As you can see in the above image the nano-coating self-levels over the substrate. This provides a mechanically flat surface which stops microparticles and moisture gripping to the vehicle lacquer or glass.
Understanding Nano Coatings
There is plenty of confusion about Nanotechnology especially in the automotive sector, wild claims are rife and many vehicle owners are concerned if coating their vehicle is a wise decision.
So let’s look at the pros and cons and what you should expect when you coat your prized possession.
So What is Nano Coating?
In simple terms, it’s a protective layer that is very, very thin (typically 500 times thinner than a human hair). Most modern nanocoatings use Silicone Dioxide (SIO2) which is a glass derivative.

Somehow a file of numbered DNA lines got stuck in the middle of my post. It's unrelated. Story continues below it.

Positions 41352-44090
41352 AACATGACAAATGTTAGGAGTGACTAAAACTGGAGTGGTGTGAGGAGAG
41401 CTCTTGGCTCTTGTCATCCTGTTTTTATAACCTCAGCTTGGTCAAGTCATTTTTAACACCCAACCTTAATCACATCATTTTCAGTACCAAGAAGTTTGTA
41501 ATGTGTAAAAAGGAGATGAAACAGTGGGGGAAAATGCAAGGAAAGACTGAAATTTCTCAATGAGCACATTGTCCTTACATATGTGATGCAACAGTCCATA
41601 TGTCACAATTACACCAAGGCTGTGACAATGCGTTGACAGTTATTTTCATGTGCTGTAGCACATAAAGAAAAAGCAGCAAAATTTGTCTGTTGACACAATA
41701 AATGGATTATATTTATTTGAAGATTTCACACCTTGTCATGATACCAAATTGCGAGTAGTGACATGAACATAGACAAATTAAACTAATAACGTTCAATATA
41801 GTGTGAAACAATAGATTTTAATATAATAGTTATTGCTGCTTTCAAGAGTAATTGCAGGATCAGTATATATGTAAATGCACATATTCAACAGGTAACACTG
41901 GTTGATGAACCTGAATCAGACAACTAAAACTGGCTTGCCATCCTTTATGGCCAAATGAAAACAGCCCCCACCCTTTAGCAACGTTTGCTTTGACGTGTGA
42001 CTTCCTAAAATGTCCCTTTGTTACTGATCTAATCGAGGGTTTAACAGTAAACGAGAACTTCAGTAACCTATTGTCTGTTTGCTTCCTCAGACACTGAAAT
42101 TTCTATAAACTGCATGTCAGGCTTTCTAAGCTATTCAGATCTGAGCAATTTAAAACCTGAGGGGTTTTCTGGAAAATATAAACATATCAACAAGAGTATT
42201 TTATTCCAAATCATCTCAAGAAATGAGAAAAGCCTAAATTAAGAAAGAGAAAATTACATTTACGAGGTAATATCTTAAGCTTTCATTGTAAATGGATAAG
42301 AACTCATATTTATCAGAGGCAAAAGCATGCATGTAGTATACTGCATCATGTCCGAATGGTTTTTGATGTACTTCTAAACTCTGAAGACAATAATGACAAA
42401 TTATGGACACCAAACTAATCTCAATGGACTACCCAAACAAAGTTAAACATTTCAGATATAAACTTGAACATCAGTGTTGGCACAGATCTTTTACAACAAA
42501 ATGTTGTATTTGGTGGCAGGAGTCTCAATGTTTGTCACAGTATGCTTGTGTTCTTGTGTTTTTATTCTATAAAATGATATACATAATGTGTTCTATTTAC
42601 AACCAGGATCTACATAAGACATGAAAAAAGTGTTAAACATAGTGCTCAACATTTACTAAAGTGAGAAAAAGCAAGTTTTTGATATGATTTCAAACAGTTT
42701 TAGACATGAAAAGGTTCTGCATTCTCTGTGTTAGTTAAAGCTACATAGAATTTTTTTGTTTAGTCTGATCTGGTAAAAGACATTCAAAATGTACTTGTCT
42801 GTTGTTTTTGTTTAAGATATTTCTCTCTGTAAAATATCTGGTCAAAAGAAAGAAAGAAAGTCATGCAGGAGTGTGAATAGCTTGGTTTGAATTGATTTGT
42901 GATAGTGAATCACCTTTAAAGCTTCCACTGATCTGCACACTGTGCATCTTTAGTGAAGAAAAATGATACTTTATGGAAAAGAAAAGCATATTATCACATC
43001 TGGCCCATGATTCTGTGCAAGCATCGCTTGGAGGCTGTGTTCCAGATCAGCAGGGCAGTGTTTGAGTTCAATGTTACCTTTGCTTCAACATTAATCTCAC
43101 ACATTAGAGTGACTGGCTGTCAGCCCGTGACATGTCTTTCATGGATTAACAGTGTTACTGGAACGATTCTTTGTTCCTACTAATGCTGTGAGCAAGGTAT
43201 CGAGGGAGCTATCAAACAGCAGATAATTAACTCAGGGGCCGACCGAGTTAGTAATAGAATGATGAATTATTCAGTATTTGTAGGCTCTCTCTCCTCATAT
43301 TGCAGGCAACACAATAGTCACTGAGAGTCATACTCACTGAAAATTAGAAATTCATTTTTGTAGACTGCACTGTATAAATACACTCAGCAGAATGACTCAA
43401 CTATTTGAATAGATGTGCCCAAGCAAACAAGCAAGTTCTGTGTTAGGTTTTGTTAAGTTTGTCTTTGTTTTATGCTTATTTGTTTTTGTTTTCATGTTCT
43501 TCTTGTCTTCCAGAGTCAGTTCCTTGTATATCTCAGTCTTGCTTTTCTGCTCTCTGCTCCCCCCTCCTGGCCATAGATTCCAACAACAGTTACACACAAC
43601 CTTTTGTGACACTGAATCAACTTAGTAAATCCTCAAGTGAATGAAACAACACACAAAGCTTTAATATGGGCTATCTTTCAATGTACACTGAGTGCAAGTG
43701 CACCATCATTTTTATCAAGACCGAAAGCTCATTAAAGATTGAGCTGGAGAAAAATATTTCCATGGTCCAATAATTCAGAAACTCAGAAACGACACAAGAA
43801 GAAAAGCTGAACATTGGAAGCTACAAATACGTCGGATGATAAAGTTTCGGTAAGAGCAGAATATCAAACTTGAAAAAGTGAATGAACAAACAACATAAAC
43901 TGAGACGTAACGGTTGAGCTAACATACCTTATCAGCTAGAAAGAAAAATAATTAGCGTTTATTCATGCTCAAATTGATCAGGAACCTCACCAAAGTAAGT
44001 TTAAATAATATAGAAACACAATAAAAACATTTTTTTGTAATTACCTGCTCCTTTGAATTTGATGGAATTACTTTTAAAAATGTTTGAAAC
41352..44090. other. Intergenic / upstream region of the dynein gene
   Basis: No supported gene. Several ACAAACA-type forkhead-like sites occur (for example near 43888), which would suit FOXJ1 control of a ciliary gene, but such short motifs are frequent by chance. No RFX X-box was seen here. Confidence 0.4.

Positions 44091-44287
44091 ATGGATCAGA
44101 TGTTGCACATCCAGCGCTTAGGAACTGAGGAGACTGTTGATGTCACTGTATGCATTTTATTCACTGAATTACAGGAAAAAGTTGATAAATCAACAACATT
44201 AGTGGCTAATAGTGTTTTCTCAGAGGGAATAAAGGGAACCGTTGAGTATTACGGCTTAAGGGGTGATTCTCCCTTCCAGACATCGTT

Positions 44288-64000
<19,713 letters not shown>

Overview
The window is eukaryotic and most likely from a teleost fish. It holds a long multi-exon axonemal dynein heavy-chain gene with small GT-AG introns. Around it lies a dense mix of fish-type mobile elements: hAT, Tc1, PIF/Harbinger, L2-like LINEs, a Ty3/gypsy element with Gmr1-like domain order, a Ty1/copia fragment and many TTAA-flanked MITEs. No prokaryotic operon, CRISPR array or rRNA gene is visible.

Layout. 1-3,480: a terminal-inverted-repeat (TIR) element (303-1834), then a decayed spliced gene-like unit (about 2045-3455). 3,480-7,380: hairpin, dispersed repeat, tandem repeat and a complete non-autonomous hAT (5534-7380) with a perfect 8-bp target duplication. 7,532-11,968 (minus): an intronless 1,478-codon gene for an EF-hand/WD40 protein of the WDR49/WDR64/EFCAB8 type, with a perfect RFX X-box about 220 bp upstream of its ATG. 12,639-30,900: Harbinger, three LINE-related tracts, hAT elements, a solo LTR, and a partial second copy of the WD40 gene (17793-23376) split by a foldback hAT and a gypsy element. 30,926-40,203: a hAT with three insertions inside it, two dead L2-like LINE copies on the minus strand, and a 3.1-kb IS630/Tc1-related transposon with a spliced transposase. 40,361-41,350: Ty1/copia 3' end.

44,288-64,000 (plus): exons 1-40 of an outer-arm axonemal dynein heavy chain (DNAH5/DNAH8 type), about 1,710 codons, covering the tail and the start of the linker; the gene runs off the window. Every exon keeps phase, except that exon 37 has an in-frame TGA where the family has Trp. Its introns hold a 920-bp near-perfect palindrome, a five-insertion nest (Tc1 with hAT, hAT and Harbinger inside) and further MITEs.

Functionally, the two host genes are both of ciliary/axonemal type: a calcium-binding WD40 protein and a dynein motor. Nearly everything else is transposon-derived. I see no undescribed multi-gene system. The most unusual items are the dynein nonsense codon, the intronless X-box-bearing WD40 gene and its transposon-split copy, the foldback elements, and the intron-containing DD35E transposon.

Unlike the glass in your windows, SIO2 is incredibly flexible which stops the coating breaking or cracking regardless of the movement of the treated surface. The coating is self-levelling and once fully cured provides a mechanically flat surface. The benefit to this flat surface is it stops micro deposits of dirt and water droplets gaining a “grip” to the surface, this is particularly useful in the colder months as it stops ice bonding so scraping ice off your windows is a thing of the past.
How much protection does a nano-coating really give?
Every client asks me the following, “Will the coating stop scratches and chips on my vehicles paintwork?” The coating will certainly stop damage from poor washing, abrasion, air pollution, road salts and even UV.